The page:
It has been observed that a large number of Christians in Western countries are leaving Christianity. Several reports have claimed that there has been a sharp decrease in Church goers since the last decade. Moreover, the number of people leaving the Church has increased post Coronavirus Pandemic. Although there are several reasons like compulsory Church taxes, massive past and current sexual abuse cases and convictions of Church priests were observed as the primary reason for leaving the Church.
Recently a report published on 13 June 2022 claimed that 196 German Catholic priests were accused of committing more than 5,700 acts of sexual abuse. In the Westphalian Wilhelms University, Germany, the research team presents the study results from the abuse from 1945 to 2020 in the diocese of Muenster. The study was carried out over 2½ years by a team from the University of Muenster, Germany.
• While talking to the media, historian Natalie Powroznik, who was involved in the study, said the actual number of victims could be much higher, with "about 5,000 to 6,000 affected girls and boys" in the diocese.
• The report claimed that at least 5,700 individual acts of sexual abuse had been committed by a total of 196 clergymen, including 183 priests.
• Five per cent of the clergymen involved were found to be serial offenders with more than ten victims, and less than 10 per cent had faced any legal consequences.
• At the peak of the abuse during the 1960s and 1970s, there were, on average, two cases per week in the diocese.
• During the tenures of the diocese's bishops between 1947 and 2008, officials covered up scandals or made only superficial interventions.
• Three in four victims were boys, the majority between 10 and 14 years old, with many of the acts committed against altar boys or at children's and youth camps.
• Considerable psychological consequences have been observed for the victims reaching adulthood, including depression and suicidal thoughts, with indications of attempted suicide in 27 cases.
• The bishop of Muenster, Felix Genn, since 2009, has failed to take action against abusers.
• The bishops and other officials in the diocesan leadership were, in some cases, extensively in the know about the abuse.
In January 2022, a report into the diocese of Munich and Freising found indications of sexually abusive behavior in 235 people it investigated, including 173 priests, while there were at least 497 victims. The report also found former Pope Benedict XVI had knowingly failed to take action to stop four priests accused of child sex abuse in the 1980s when he was the Archbishop of Munich. Another report published in 2021 exposed the scope of abuse committed by priests in Germany's top diocese of Cologne.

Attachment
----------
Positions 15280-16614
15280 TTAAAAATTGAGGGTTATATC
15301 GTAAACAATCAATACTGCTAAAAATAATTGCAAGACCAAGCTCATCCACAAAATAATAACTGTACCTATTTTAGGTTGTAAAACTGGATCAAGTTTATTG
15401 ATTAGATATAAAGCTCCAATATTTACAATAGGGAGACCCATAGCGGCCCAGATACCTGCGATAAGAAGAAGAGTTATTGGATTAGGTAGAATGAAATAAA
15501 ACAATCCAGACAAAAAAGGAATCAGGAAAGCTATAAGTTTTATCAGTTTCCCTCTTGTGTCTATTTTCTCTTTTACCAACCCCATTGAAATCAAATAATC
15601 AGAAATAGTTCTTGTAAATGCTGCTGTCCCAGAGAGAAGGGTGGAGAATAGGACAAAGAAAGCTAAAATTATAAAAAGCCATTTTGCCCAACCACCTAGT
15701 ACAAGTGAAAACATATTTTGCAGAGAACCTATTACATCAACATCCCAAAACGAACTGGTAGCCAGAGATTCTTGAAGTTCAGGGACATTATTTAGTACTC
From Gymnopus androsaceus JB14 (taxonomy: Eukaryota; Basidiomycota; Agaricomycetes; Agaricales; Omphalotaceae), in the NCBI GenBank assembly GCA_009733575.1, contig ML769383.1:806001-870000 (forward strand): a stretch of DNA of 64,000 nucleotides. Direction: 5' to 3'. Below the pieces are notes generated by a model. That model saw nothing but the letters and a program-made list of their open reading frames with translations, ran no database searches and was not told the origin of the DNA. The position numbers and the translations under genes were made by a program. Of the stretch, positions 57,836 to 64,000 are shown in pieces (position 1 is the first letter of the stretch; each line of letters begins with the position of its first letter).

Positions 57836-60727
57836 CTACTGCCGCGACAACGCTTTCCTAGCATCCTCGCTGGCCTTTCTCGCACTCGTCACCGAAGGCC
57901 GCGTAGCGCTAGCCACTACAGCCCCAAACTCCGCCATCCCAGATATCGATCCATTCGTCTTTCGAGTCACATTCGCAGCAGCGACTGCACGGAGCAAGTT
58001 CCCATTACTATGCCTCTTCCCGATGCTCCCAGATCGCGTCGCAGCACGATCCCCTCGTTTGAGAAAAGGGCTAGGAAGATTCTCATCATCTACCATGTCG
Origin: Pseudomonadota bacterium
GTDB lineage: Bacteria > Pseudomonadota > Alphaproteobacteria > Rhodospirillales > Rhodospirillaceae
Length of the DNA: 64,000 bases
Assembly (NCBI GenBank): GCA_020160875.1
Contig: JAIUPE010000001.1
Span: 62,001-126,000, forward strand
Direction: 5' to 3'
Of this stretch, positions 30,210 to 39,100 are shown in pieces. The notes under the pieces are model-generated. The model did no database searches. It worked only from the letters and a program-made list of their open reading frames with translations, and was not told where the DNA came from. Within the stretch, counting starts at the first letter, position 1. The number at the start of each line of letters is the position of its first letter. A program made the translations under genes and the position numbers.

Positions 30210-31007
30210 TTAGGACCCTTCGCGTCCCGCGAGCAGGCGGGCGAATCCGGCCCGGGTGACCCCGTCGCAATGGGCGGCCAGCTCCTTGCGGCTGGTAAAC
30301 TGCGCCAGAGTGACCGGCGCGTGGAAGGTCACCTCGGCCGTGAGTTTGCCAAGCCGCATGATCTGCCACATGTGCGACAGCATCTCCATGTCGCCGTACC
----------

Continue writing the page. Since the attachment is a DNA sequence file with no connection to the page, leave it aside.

Significant decrease in Church goers
Coincidently, along with these reports, other reports were also published claiming that many Germans left Christianity. According to DW's report, more than half a million people officially left Germany's Catholic and Protestant churches in 2019. A record 272,771 people left the country's Catholic Church in 2019, and the number of baptisms and weddings in churches dropped sharply, the report claimed. The number compares with some 216,000 people cancelling their membership in 2018, beating the previous record of around 218,000 in 2014 by a large margin.
The German Protestant Church (EKD) also had cause to be concerned about its membership numbers, with 270,000 people leaving in 2019, an increase of 22% on the year before. The figure equals that of 2014. With deaths outnumbering births in recent years, the fall in membership goes beyond the number of people leaving. There are now around 22.6 million Catholics in Germany, a drop of 400,000 in 2019, and 20.7 million Protestants, 427,000 fewer than the year before. Altogether only 52.1% of people in Germany still officially belong to one of the two main Christian denominations.
Alarm for Churches
Churches in Germany also suffer financially when they lose members, as a church tax is deducted from followers' incomes if they are registered as being either Catholic or Protestant. However, no reason for leaving a church has to be given in these studies. Instead, Germany's statistical experts said that the reasons for the increase in departures would be examined in a special study. In 2021, both churches published a study predicting that membership numbers would be halved by 2060.
The 2019 Sexual Misconduct and Churchgoers Study was conducted by Lifeway Research and sponsored by Lifeway Christian Resources in the USA. According to this report, ten per cent of Protestant churchgoers under 35 have previously left a church because they felt sexual misconduct was not taken seriously. The report also claimed that nine per cent of the younger demographic said they have stopped attending a former congregation because they did not feel safe in Church.
People may have lost their faith in churches after suffering from the forced taxes, abuse and many unanswered questions about the existence and doctrine of Christianity. One can definitely conclude that one strong reason behind the sudden drop is the victims of sexual abuse stopped attending the Church; they have not sent their children to the Church. Additionally, in the future, the current victims will behave the same.